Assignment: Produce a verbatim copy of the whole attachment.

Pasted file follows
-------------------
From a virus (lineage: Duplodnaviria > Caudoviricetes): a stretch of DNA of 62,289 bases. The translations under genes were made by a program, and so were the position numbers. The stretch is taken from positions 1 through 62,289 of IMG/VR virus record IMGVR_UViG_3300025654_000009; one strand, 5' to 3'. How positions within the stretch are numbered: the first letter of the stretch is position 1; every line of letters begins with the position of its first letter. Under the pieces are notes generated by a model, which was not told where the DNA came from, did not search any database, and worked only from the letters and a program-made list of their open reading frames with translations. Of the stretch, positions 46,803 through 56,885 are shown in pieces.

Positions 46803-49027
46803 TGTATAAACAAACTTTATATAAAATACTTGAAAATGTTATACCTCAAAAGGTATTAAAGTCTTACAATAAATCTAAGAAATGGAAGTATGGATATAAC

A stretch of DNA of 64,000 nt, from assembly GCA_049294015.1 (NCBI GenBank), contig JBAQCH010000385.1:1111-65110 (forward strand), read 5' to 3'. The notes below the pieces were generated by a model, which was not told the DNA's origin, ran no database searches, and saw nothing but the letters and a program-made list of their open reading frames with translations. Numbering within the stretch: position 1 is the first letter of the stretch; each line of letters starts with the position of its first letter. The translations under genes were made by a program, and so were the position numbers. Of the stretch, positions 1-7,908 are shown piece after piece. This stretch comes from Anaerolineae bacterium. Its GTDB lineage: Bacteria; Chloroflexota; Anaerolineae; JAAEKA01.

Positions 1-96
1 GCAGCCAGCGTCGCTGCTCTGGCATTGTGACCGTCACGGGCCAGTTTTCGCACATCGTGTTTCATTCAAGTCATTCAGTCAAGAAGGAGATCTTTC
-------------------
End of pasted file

From a virus (lineage: Duplodnaviria > Caudoviricetes): a stretch of DNA of 62,289 bases. The translations under genes were made by a program, and so were the position numbers. The stretch is taken from positions 1 through 62,289 of IMG/VR virus record IMGVR_UViG_3300025654_000009; one strand, 5' to 3'. How positions within the stretch are numbered: the first letter of the stretch is position 1; every line of letters begins with the position of its first letter. Under the pieces are notes generated by a model, which was not told where the DNA came from, did not search any database, and worked only from the letters and a program-made list of their open reading frames with translations. Of the stretch, positions 46,803 through 56,885 are shown in pieces.

Positions 46803-49027
46803 TGTATAAACAAACTTTATATAAAATACTTGAAAATGTTATACCTCAAAAGGTATTAAAGTCTTACAATAAATCTAAGAAATGGAAGTATGGATATAAC

A stretch of DNA of 64,000 nt, from assembly GCA_049294015.1 (NCBI GenBank), contig JBAQCH010000385.1:1111-65110 (forward strand), read 5' to 3'. The notes below the pieces were generated by a model, which was not told the DNA's origin, ran no database searches, and saw nothing but the letters and a program-made list of their open reading frames with translations. Numbering within the stretch: position 1 is the first letter of the stretch; each line of letters starts with the position of its first letter. The translations under genes were made by a program, and so were the position numbers. Of the stretch, positions 1-7,908 are shown piece after piece. This stretch comes from Anaerolineae bacterium. Its GTDB lineage: Bacteria; Chloroflexota; Anaerolineae; JAAEKA01.

Positions 1-96
1 GCAGCCAGCGTCGCTGCTCTGGCATTGTGACCGTCACGGGCCAGTTTTCGCACATCGTGTTTCATTCAAGTCATTCAGTCAAGAAGGAGATCTTTC